Did the Democrats select Republican Senate nominee in Missouri?
Did the Democrats elect Congressman Todd Akin in the Missouri Republican Senatorial primary election on August 7th? Todd Akin won the primary by 36,616 votes over John Brunner. There are 3,428 precincts in the state of Missouri. That is less than 11 votes per precinct.
Since Missouri is an open ballot state where you do not register with a political party, you can pick any party's ballot in a primary election. This year there was virtually no opposition for the statewide offices in the Democratic Party. Senator Claire McCaskill ran unopposed on the Democrats' ticket. The Republican primary had three major candidates, Sarah Steelman, Todd Akin, and John Brunner, as well as five lesser-known candidates.
Did Democrats vote in the Republican primary in an attempt to determine the Republican nominee? One Springfield Republican did tell me that she saw two known Democrats take Republican ballots. There has been some speculation that Sen. Claire McCaskill wanted to run against Rep. Todd Akin, believing that was her best chance of winning. Polling showed that all three candidates would beat McCaskill in the general election, but Akin had the smallest margin.
All of the early polling had Sarah Steelman leading with Akin and John Bruner significantly behind. Recently, Bruner made a surge in the polls. The Public Policy Polling (PPP) poll released on August 5th had John Bruner leading with 35%, followed by Todd Akin at 30%, and Sarah Steelman at 25%. 10% of the voters planned to choose someone else or they were undecided. The election results: Todd Akin 36.0%, John Bruner 30.0% and Sarah Steelman 29.2%.
So did the Democrats get Akin elected? In 2010 there was a U.S. Senate primary race that was essentially uncontested on both the Republican and Democrat tickets, so little crossover voting would be expected. Let's compare the voting pattern in 2010 with 2012. If there was crossover voting from Democrat to Republican, we would expect to see a decrease in the number of Democrat ballots from 2010 to 2012 with a corresponding increase in the number of Republican ballots from 2010 to 2012. From 2010 to 2012 the number of Democrat ballots statewide decreased by 28,441, but the number of Republican ballots statewide increased by only 23,772. The Democrat decrease could be due to the general lack of opposition on the Democrat ticket. Many Republican statewide and local races were hotly contested, so more Republicans would be expected to turn out and vote. If Democrats picked up Republican ballots, you would expect to see large numbers in the Democrat strongholds in the state where the Democrat machine could get the word out to pick up a Republican ballot and vote for Todd Akin.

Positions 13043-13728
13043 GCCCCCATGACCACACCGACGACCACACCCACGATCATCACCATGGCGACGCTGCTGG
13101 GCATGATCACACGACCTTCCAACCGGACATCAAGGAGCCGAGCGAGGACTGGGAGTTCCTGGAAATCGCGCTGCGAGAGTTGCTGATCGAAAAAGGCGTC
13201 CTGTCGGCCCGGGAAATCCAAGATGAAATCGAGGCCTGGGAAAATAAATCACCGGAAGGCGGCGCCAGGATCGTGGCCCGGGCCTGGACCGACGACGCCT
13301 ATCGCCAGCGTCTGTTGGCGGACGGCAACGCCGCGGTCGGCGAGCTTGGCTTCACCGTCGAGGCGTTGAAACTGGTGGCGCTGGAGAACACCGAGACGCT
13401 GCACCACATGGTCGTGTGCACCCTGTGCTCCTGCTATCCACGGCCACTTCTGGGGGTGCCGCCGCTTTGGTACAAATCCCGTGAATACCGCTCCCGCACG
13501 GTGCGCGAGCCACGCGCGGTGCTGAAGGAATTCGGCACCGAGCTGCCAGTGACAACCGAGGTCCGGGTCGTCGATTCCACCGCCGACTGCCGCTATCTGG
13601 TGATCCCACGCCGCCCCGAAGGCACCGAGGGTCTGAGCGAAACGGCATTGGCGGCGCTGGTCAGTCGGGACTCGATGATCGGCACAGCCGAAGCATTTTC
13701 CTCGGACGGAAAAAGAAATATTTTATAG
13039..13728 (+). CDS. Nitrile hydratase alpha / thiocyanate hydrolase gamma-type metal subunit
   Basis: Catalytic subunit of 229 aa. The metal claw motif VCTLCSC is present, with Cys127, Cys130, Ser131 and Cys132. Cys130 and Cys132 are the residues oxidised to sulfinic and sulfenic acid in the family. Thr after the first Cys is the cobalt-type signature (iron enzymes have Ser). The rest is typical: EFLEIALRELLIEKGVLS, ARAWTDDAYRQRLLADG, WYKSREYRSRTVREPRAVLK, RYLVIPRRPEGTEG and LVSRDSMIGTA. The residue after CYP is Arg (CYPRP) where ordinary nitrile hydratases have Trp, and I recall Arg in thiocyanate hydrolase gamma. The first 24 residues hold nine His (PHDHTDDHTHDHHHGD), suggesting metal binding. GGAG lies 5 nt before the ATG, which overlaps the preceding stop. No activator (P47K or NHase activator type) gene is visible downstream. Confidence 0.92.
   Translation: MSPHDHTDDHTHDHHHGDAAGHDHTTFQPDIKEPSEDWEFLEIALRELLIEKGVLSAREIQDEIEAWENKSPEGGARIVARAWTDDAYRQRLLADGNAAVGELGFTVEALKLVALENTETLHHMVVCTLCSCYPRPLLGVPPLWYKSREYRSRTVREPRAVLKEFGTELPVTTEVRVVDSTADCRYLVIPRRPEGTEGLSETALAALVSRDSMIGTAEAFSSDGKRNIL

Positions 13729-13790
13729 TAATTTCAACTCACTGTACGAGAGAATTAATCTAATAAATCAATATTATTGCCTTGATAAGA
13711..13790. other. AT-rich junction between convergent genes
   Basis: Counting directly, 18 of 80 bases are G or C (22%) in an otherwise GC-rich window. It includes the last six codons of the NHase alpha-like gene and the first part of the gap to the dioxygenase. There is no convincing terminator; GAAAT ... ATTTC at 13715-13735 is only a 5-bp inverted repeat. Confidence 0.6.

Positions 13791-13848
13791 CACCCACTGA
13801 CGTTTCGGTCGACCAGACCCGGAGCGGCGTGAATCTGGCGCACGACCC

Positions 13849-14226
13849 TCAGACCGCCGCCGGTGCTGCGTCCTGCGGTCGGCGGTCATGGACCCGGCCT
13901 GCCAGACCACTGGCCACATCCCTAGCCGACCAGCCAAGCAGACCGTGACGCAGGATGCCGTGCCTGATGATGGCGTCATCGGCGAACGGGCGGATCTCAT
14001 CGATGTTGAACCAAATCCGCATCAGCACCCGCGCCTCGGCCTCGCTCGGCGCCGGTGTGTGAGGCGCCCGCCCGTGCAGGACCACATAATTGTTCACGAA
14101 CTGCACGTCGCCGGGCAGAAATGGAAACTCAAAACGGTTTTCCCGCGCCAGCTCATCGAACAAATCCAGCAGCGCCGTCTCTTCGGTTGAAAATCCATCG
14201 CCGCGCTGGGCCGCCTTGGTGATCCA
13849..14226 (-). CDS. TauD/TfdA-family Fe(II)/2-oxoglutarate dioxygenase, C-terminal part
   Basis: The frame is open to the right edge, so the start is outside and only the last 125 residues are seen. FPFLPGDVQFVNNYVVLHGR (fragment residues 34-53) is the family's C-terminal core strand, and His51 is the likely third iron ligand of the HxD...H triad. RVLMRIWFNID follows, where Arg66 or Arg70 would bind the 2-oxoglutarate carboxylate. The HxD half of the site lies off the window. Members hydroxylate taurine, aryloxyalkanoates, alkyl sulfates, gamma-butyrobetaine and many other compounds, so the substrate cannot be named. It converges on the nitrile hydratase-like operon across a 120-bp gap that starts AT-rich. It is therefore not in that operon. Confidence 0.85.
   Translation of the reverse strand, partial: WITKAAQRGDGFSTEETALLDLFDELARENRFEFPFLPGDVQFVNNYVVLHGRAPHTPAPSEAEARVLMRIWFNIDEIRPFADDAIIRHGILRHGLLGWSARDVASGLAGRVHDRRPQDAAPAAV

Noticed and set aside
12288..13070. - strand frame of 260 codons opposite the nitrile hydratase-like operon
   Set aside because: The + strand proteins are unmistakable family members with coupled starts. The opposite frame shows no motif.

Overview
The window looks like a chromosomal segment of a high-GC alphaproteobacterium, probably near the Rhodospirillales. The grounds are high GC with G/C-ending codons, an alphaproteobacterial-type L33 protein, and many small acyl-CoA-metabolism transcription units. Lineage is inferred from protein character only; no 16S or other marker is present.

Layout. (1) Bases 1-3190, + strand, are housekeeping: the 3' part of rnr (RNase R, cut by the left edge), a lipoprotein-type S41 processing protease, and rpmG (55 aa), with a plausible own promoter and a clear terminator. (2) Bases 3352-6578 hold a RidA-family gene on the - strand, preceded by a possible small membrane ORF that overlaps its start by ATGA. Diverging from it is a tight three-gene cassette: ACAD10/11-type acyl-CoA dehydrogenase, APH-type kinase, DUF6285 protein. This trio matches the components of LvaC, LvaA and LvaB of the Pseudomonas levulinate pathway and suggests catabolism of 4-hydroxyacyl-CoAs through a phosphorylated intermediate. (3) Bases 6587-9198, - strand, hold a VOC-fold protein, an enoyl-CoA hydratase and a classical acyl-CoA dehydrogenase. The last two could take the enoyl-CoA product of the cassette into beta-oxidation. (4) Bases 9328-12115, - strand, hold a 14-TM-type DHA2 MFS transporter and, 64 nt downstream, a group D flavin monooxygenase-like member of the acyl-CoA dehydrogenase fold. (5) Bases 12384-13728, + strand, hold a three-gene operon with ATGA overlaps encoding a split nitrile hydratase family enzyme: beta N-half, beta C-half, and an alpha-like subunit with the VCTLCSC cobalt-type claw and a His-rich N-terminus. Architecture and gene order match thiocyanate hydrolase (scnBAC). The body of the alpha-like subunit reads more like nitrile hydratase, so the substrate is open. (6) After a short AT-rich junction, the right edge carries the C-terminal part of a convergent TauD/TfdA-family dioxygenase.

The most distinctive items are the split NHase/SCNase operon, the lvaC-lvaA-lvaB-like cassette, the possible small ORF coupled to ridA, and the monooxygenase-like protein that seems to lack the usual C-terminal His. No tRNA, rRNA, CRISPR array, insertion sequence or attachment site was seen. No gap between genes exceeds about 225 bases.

Let's look at traditional Democrat strongholds. In Boone County, which includes the University of Missouri, from 2010 to 2012 the number of Democrat ballots decreased by 1,958 and the number of Republican ballots increased by 937. In Kansas City, the number of Democrat ballots increased by 3,493, but the number of Republican ballots increased by 1,655. Due to redistricting, St. Louis City had hotly contested races in the Democrat primary for the U.S. House and Missouri State Senate. Two U.S. House Democrat incumbents, Lacy Clay and Russ Carnahan, were facing off against each other after Russ Carnahan's district was eliminated by the Republican controlled state legislature. The Democrat ballots increased by 11,156, but the Republican ballots increased by only 203. In St. Louis County which leans Republican, the Democrat ballots increased by 10,031, but the Republican ballots increased by a minuscule 73. In Republican strongholds like Greene County and St. Charles County the number of Democrat and Republican ballots was essentially the same from 2010 to 2012. A random sample of three small rural counties (Reynolds, heavy Democrat; Macon, even split; Lawrence, heavy Republican) showed a decrease of 276 in the number of Democrat voters and a decrease of 1,101 in the number of Republican voters from 2010 to 2012. It doesn't look like a 36,616 vote swing occurred because of crossover voting. So what happened?
At the Greene County Republican barbecue three days before the primary election, Todd Akin introduced himself by saying, "I'm Todd Akin and I'm too conservative" making light of Sen. McCaskill's television ads. Even though there may have been some Democrats voting in the Republican primary, likely it was not enough to change the outcome. Republicans voted for Todd Akin in the Republican primary because, like Missouri and the nation as a whole, he is conservative.